Wednesday, March 29, 2006
Periodically, I cull a pile of materials on sustainable technologies; a few articles survive the purging like Fortune’s 2004 article, “Inside the Head of BP: He doesn’t like red meat. He thinks green. What is John Browne doing running the world’s largest oil company?”
He’s marketing clean energy…among other things.
A friend recently landed a job with BP Solar (formerly Solarex) in Frederick, Maryland, so the company has been on my mind. (I had approached Solarex in 1995 about working for it – prior to its purchase by Enron and Amoco – and was told by a worried marketing executive that it might not survive dwindling subsidies. What a difference a decade makes.)
BP Solar sells crystalline-based photovoltaics (PV); in 2002 it ceased manufacturing thin-film PV, saying “while the technology continues to show promise, lack of material demand and present economics do not allow for continued investment.” Thin-film PV can use semiconductor materials other than silicon. Paradoxically, silicon, on which crystalline-based PV depends, is in short supply; the costs of silicon are going up; demand for PV panels is rising – all of which is increasing end-product costs (and contradicts ‘economies of scale.’ – see “Clean-Energy Trends 2006.”)
Marketing is pivotal to market adoption, but there are some things marketing just can’t control – like rising raw materials costs, product availability, changing regulations and incentives and (all too often) corporate business strategy. Marketing can, however, enhance business development via sponsorships, partnerships, affiliations and channels, and it can direct strategic branding, product placement and messaging.
Emerging from the monopoly utility sector, where marketing is something of a misnomer, it’s a pleasure, for me, to see companies like BP Solar employ great strategic marketing. (I do get pulled back…Claritas and ESource sponsored a WebEx seminar this week on the strategic marketing of utility green-pricing and demand-side management programs – a very utility-centric, but informative, hour that covered basic strategic marketing and implementation tactics: PRIZM® cluster segmentation, channels, customer acquisition costs, customer loyalty, retention and churn, integrated marketing communications, affinity marketing…and ‘version’ messaging, that is, tailoring messages to different segments.)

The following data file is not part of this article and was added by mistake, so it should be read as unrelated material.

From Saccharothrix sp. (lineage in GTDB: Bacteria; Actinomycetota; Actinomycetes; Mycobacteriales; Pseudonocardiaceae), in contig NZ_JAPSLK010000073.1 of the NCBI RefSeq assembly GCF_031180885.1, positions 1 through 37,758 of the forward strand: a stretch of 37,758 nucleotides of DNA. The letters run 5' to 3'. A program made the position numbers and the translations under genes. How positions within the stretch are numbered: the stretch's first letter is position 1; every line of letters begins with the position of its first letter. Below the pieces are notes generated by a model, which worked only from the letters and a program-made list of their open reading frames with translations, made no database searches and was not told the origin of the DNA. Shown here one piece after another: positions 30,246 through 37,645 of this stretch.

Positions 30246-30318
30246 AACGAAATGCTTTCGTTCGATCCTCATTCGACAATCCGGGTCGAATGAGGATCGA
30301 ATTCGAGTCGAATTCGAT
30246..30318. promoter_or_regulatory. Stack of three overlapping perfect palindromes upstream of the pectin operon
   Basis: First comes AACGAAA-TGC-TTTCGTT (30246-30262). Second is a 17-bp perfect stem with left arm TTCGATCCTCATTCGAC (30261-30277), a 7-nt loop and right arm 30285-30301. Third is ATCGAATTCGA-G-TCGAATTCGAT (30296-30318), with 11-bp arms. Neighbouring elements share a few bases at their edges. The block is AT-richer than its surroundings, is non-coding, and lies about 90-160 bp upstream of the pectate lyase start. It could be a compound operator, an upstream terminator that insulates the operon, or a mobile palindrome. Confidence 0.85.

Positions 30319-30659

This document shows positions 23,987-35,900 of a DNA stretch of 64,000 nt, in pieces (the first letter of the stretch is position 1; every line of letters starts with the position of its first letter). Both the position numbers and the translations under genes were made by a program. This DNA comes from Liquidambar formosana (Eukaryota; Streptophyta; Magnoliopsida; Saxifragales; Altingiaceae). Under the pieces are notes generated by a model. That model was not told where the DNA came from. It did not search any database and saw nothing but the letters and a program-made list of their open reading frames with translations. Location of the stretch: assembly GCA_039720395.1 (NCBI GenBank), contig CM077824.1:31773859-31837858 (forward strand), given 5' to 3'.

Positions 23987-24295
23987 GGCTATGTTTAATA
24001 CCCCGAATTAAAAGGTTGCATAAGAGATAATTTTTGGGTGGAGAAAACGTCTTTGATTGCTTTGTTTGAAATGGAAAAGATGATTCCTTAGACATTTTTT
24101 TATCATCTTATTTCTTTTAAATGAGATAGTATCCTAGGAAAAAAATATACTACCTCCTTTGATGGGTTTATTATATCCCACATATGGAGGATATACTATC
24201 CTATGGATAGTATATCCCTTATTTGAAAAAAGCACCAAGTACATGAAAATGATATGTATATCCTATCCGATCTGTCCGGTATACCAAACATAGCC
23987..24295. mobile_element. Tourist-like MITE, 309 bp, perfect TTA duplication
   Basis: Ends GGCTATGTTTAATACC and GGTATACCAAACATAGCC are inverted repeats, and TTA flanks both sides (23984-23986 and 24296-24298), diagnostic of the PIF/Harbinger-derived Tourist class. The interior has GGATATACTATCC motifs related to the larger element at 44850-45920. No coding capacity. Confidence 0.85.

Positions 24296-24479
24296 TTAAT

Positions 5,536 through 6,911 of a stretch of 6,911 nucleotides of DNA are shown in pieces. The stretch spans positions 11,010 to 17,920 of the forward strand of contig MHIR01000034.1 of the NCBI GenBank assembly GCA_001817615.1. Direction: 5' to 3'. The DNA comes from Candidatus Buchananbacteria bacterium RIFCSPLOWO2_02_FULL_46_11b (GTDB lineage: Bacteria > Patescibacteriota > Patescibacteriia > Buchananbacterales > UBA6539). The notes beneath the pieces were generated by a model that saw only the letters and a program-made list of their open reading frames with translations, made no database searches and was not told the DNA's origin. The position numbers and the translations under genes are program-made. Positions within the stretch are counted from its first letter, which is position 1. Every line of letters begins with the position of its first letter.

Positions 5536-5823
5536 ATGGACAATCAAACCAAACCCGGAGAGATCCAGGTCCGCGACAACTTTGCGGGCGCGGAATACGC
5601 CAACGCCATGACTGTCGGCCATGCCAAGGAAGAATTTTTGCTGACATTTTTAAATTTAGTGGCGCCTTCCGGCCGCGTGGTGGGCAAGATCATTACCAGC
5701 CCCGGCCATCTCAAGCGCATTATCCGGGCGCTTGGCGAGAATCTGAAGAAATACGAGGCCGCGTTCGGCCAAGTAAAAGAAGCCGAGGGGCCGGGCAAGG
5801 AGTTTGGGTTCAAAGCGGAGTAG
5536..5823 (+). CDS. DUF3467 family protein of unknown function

Ah, yes, messaging. On that topic, Amely Greeven, a marketing consultant guru, scoffed at clean energy marketing in a 2002 article by Amanda Griscom of Grist Magazine.
“Mainstream consumers simply aren’t turned on by an industry associated with smiling suns, glittering purple-panel roofscapes, and purist, hippy-dippy lifestyles…Like it or not, the face of ‘green’ needs a makeover. It needs a marketing strategy that’s edgy and of-the-moment, rather than lost in a ’70s sensibility. Young celebrity spokespeople, for one thing, could go a long way to push this fringe movement into the mainstream.”
(Did you just cringe at ‘fringe’? I did, but also am of the mind that the ‘green’ market segment – people whose concerns about climate change, resource depletion and the environment influence their purchases – is finite, and that the term itself turns off buyers with a block against anything remotely ‘tree-huggie.” But that’s a topic for another day.)
Griscom wrote that BP ‘got it’ in 2002 with a hip branding campaign (BP on the Street) created by Ogilvy & Mather (big corporations turn to big agencies). You’ve seen these ads about new energy and climate change. If not, it’s time to get out more. They are ubiquitous. (“And they’re everywhere, too!” a friend would joke.) The BP branding campaign includes tv and print, point-of-sale materials and even an online calculator for your ‘carbon footprint.’
BP Solar marketing today?
On November 29, 2005, BP announced formation of an Alternative Energy unit and expansion of the Frederick (crystalline-based PV) manufacturing plant. (Joel Makower, a contributor to the cleantechblog, wrote about the announcement, ‘It’s a Start.’) A webcast of that day includes a speech by US Congressman Roscoe Bartlett who noted the importance of job creation for Maryland – but mostly he spoke on population growth and ‘peaking oil.’ Vivienne Cox, BP’s Executive VP of Gas, Power & Renewables, addressed marketing:
“When complete, these steps will effect the doubling of BP’s global solar manufacturing capacity. The success of solar power is not just dependent on the right manufacturing strategy of course. It also requires world class marketing to attract energy consumers to the merits of and access to solar power. [italics mine] … This growth plan will ensure BP Alternative Energy is one of the world’s top 3 solar manufacturers and marketers. And we aim to be a leader in the solar industry in the drive to reduce the total installed costs of providing solar energy to levels at which it can compete strongly with oil, gas, coal and nuclear in the generation of electricity – something that is possible today in some markets (California peak, Japan, Hawaii). This is possible through continued innovation and technology gains across the solar value chain, including lower cost panels, higher efficiency cells, and more productive ‘total system’ installations. Over the next 5 years we see another 30-40% total system cost per watt improvement which will close the ‘grid parity’ gap considerably in many markets.”
What is BP Solar’s marketing strategy? I’ll be writing about it here next week.